1 lemon

pepper to taste

olive oil

Cook garlic with olive oil until golden brown.  Set aside.  In the same pan, add olive oil and caramelize the onions  (around 4-5 minutes).  Set aside.  Still using the same pan, add a little more olive oil, and cook the beef.  Sear the beef in batches to ensure that pan is always hot.  Once all the beef slices are cooked, put the garlic and caramelized onions back in the pan.  Add soy, water, sugar, pepper, and lemon.  Let simmer for 2 minutes.  Serve with rice.

     

Learning Language

At the beginning of summer, I had a goal: to encourage my children to speak Tagalog. Now that summer is beginning to wind down with me going back to work today, and the children going back to school in a couple of days, the teacher in me can’t help but evaluate if I was able to achieve my objective.

I am grading myself on two things:  the number of new Tagalog vocabulary words that my children know, and my children’s ability to form coherent Tagalog sentences.

My daughter started the summer knowing just a few words.  She can easily translate Tagalog words to English, but was challenged with finding the right Tagalog term for many English words.

She has a notebook where she writes new Tagalog words. In her notebook, she wrote:  Parts of the House, and Parts of the Body.  When she started this activity, she only knew at most, two words for each category.  After a whole summer, she has filled the the pages with at least 10 Tagalog words.  Progress, don’t you agree?

            

Before the summer, my children would only speak in complete Tagalog sentences when prompted.  I would like to think that with my determination (a.k.a. kakulitan), now they are able speak Tagalog  with greater fluency and frequency.  Obviously, knowing more vocabulary words helped.

In the last couple of weeks, they would ask, “Nanay, pwede pahingi ng mainit na (gatas na) tsokolate?”  (Mom, may I have hot chocolate milk?) Not bad.

Last Friday, we were in a Filipino restaurant and ordered Halo-halo ( a dessert with shaved ice and an assortment of candied or fresh fruits and sweet beans, and doused with  milk).  We also ordered the restaurant’s special dessert, Bobo Chacha, a tall glass of vanilla ice cream, coconut milk, cubed sweet potatoes, topped with pinipig.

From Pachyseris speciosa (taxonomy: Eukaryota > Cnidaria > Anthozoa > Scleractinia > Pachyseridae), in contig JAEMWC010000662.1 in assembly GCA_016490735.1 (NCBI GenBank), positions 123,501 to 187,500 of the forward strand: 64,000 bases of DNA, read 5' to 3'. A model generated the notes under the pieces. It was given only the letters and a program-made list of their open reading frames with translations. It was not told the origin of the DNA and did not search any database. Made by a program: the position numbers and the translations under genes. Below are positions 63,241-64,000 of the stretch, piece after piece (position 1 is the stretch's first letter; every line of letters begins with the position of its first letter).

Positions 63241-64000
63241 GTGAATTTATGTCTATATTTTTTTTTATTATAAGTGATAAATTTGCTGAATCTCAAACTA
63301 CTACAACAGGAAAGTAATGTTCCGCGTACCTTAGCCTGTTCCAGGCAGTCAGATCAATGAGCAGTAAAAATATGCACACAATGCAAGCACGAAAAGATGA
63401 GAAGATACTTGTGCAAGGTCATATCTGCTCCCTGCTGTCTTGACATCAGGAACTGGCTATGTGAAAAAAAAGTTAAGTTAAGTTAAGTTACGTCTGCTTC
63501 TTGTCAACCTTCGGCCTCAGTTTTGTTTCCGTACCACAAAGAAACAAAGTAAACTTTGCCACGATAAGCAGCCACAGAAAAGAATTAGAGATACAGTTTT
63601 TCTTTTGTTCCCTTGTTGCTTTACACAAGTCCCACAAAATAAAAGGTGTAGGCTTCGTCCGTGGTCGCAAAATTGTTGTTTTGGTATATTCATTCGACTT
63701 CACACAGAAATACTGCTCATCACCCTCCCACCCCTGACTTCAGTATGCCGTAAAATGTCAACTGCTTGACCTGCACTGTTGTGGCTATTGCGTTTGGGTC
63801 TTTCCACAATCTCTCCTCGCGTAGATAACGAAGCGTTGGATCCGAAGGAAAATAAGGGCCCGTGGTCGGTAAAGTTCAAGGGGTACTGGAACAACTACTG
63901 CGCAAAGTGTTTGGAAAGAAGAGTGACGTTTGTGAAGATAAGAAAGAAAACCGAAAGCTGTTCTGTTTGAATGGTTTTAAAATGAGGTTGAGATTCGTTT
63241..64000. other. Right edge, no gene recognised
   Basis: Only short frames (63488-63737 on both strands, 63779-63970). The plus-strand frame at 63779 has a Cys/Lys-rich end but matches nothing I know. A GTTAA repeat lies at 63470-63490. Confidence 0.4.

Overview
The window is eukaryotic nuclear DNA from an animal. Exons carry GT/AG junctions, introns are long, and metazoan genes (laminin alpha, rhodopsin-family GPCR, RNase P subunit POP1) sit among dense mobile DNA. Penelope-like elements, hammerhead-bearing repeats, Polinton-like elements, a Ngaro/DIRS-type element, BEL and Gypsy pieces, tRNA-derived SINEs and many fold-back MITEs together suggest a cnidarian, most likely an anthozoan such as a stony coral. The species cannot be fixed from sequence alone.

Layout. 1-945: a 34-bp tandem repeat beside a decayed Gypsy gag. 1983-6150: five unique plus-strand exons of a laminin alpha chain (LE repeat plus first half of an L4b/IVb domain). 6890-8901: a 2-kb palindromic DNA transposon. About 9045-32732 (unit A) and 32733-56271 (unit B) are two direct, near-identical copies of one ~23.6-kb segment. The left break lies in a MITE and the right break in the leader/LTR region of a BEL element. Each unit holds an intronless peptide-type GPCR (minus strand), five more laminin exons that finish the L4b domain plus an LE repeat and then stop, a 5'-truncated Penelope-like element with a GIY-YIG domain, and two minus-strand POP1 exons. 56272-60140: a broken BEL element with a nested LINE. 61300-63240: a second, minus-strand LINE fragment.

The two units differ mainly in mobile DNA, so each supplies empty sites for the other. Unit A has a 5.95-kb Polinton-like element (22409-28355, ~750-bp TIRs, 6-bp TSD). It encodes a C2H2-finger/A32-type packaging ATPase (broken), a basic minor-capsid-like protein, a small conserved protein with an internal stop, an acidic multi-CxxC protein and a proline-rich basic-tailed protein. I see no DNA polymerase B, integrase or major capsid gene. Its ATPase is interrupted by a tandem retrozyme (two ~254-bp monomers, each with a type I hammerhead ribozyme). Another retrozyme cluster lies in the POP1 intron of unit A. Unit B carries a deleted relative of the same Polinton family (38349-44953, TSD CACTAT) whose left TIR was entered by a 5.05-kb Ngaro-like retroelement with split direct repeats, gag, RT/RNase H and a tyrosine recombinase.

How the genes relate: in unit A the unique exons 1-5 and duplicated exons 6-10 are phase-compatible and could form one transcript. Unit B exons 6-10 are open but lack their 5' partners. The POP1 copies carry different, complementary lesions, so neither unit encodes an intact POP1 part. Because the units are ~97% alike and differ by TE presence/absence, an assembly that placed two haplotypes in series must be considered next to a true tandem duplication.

After sampling a little of both, my son said, “Mas gusto ko ang Halo-halo (kaysa) sa Bobo Chacha.”  (I like Halo-halo more that Bobo Chacha.)

I think my biggest achievement is not that they are speaking Tagalog more, but that they are more receptive in learning Tagalog.  It is a huge victory when they no longer ask me why I keep on talking to them in Tagalog.

Co-Sleep

This is how my daughter’s bed looks like in the morning.  If you think that it looks like it hasn’t been slept on, you are absolutely right.  She only sleeps on it for a few hours at night, and then leaves it before dawn for our warm Cal-King bed.

Co-sleeping works for my family, but I am sure that it does not work for all.

Before my husband and I decided to co-sleep with our firstborn, we researched on the pros and cons.  I certainly loved the many advantages; not having to walk to the crib for feeding is at the top of the list.

I consulted my pediatrician.  He said that a high percentage of parents who accidentally roll over infants in bed without ever waking up were either obese or alcoholic. Since my husband and I are neither alcoholic nor obese, we thought of giving our plan a try.

Co-sleeping turned out to be the best for us.  My sleep was only interrupted by feedings, which wasn’t so bad because I would fall back to sleep soon after my baby burped. When my son was two, we transferred him to a toddler bed we set up in our room, so my newborn daughter could co-sleep with us.  Only when we moved to a bigger house did the children start to sleep in their own beds.

The transition to sleeping in their own room was fortunately very easy.  I tucked them in their beds,  did the nighttime ritual (reading and praying), and then shut the door. Both slept straight through the night without problems. At that time my daughter still wore pull-ups.

It was only when my daughter was completely potty trained that she started sleeping with us again.  Instead of going back to her bedroom after a trip to the loo at night,  she would head to our bed, snuggle, and stay there until morning.  In Tagalog, we call this lambing, or showing affection.  I don’t find it intrusive.  In fact, I welcome it.

I know that there will come a time when my daughter would no longer sneak in our bedroom.  She would eventually  want her independence and her own space.  When that time comes, my husband and I would have lots of happy memories of cuddling with her. Until then, I look forward to waking up to her unique snore and finding her foot on my face.  And if I am lucky enough, I hope to wake up sweaty to find her little arms wrapped around my neck.